Writer Unboxed is one of the best, which is why I'm glad to work with it, of course. Its daily contributors are, for the most part, working professionals, not aspirational authors, and we have a nice breadth of background, perspective and experience. Nothing here is meant to put Writer Unboxed in a negative light, it's just the jumping-off point.
In regard to both the main Writer Unboxed site and the Facebook neighborhood, I asked the audience to consider coming to Writer Unboxed, and then purposefully leaving Writer Unboxed, leaving community, closing the digital door, getting back to the writing, remember it?
Of course we remember the writing. But do we remember that the best of it is always informed by the singular intelligence of its author?
Because I could not stop for Death...
Imagine what the Reaper might have had to do to get Emily Dickinson's attention if she were online, right? Not now, damn it, I'm trying to tweet.
I'm having these conversations only in back channel. The authors, both traditionally published and self-published with whom I'm discussing this — yes, online! is there any end to these ironies? — don't feel that they can speak out about what may be a growing challenge: what is all this community doing to the writing itself? I'm outing a certain issue here because our practitioners don't feel they can do it and face the wrath of the community, which is as insistent on its own rightness as Elias Caneti told us it would be.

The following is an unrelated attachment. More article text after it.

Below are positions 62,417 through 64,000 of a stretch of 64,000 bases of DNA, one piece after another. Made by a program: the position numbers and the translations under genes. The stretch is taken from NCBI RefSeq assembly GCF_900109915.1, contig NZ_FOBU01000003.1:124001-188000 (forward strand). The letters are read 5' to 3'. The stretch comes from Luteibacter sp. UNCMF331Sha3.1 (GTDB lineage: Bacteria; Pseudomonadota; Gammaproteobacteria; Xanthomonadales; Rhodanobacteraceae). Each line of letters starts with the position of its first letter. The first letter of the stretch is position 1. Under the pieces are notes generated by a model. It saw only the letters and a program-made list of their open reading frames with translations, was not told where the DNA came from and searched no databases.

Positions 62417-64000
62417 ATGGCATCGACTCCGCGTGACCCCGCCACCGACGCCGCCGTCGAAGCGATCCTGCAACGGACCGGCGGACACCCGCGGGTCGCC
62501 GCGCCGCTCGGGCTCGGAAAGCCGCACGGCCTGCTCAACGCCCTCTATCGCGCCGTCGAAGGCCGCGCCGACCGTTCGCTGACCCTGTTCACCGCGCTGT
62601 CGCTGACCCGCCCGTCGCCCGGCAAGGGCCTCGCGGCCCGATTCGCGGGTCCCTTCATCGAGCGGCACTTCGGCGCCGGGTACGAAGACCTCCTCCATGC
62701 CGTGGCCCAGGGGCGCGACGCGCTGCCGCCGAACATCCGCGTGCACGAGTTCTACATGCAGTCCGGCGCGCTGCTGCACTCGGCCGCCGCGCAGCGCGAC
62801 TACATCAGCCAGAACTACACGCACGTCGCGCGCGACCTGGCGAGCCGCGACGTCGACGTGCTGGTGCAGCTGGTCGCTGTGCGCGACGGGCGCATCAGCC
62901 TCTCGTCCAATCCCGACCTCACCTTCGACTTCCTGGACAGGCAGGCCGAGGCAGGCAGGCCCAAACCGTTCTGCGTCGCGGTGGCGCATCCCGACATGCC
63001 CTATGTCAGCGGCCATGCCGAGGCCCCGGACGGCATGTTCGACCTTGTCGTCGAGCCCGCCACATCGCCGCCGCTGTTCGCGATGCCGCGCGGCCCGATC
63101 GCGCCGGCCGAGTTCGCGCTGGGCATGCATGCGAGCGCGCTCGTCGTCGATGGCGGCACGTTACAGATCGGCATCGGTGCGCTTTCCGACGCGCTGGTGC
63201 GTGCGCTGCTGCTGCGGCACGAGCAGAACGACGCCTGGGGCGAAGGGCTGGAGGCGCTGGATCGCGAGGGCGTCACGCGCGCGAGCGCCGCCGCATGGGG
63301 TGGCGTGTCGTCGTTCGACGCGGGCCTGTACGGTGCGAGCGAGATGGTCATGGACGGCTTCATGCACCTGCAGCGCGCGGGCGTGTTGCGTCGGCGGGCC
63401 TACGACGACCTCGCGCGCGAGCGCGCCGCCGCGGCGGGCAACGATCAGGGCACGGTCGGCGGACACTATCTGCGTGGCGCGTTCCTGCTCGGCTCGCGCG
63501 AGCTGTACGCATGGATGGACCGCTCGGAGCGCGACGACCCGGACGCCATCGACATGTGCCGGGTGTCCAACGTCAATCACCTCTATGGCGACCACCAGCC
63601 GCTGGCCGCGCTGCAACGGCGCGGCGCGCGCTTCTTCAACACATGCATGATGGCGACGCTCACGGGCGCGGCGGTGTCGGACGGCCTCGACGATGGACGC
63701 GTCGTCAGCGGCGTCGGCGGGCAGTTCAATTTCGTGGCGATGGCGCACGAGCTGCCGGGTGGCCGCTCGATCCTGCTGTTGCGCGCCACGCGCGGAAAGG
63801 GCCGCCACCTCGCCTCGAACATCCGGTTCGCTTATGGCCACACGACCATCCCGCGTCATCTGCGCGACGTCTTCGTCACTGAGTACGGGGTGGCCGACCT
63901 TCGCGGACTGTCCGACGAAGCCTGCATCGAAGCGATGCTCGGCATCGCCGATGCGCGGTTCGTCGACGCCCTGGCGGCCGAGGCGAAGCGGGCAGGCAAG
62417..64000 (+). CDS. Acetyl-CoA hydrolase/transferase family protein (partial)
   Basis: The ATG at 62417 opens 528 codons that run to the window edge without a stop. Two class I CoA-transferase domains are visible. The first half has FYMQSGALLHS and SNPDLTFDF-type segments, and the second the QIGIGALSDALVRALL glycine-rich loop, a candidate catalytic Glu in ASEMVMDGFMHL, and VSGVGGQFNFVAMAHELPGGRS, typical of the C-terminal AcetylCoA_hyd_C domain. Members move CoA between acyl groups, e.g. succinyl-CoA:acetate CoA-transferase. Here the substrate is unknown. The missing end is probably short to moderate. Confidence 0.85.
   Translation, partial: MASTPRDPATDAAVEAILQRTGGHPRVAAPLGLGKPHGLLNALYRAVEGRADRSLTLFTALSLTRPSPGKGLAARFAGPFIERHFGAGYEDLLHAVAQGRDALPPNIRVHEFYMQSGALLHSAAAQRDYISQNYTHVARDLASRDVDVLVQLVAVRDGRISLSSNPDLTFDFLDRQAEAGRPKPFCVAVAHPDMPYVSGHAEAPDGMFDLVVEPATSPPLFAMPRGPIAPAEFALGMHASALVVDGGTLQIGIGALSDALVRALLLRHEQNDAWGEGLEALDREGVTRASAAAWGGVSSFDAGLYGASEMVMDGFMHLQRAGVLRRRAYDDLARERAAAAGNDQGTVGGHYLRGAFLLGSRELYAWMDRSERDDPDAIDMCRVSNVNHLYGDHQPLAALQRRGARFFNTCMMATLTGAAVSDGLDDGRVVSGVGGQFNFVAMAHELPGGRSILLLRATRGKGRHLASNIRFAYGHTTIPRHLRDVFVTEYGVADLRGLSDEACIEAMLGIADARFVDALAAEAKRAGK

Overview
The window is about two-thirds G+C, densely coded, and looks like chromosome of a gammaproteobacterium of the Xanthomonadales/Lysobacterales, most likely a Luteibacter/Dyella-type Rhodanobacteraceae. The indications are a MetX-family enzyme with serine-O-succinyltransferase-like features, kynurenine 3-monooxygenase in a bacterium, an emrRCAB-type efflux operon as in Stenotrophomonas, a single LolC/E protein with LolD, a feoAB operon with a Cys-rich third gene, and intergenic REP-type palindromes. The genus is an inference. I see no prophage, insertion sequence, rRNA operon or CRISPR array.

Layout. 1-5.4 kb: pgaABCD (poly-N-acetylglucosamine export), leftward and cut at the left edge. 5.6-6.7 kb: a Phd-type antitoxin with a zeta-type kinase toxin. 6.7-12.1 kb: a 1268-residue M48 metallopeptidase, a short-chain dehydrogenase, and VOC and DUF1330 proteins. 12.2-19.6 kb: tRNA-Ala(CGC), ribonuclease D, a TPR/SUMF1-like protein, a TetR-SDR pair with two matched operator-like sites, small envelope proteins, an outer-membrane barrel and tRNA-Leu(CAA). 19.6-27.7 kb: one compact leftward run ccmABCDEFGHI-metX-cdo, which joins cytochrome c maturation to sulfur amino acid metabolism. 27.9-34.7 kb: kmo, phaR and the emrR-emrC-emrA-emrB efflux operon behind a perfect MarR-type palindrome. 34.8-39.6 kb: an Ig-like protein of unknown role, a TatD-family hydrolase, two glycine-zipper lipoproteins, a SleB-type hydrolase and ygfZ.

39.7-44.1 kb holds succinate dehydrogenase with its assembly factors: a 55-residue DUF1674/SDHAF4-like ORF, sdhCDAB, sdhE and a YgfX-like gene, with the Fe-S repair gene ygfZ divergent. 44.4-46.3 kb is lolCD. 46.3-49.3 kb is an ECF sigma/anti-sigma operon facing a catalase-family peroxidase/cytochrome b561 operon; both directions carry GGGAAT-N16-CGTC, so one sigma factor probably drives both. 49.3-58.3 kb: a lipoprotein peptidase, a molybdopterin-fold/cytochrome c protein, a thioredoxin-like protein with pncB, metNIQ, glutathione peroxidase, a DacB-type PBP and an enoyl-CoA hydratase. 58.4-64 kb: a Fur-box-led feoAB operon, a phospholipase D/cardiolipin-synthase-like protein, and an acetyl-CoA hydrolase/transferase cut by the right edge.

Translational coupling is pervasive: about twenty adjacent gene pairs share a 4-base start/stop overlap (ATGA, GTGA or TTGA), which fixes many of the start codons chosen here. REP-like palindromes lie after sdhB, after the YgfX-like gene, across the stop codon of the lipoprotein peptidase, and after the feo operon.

But what does change when the work, it's mental and emotional place of creation, is being pawed and fingerprinted and picked over by so many others? What changes when the development of the idea is wrapped in the endless embrace of back-fence summertime gripe sessions?
We know that there are too many books. (We have yet to sort out just who we might ask to stop writing, please.)
Do we know what community is doing to them?
One place to look, along with Dominique Raccah: Wattpad
Perhaps the most accomplished presentation of the Writer's Digest weekend was given by Ashleigh Gardner (pictured during her presentation), founding c.e.o. Allen Lau's emissary from Wattpad. Over the years, I've watched Gardner's assurance grow in these settings to the point that she now delivers a devastatingly clean, hype-free explication of her realm.
Here's what today's focus on The Community means about Wattpad: One goes to it to write as if in a storefront window. Where all can see and comment and advise and advocate and nudge and needle and condone and cajole a writer-at-work. One writes there in public, in other words.
There are many misconceptions about Wattpad. Let me give you a quick round of clarifications from Gardner's razor-sharp commentary. These are tight excerpts from the horse's mouth on Saturday: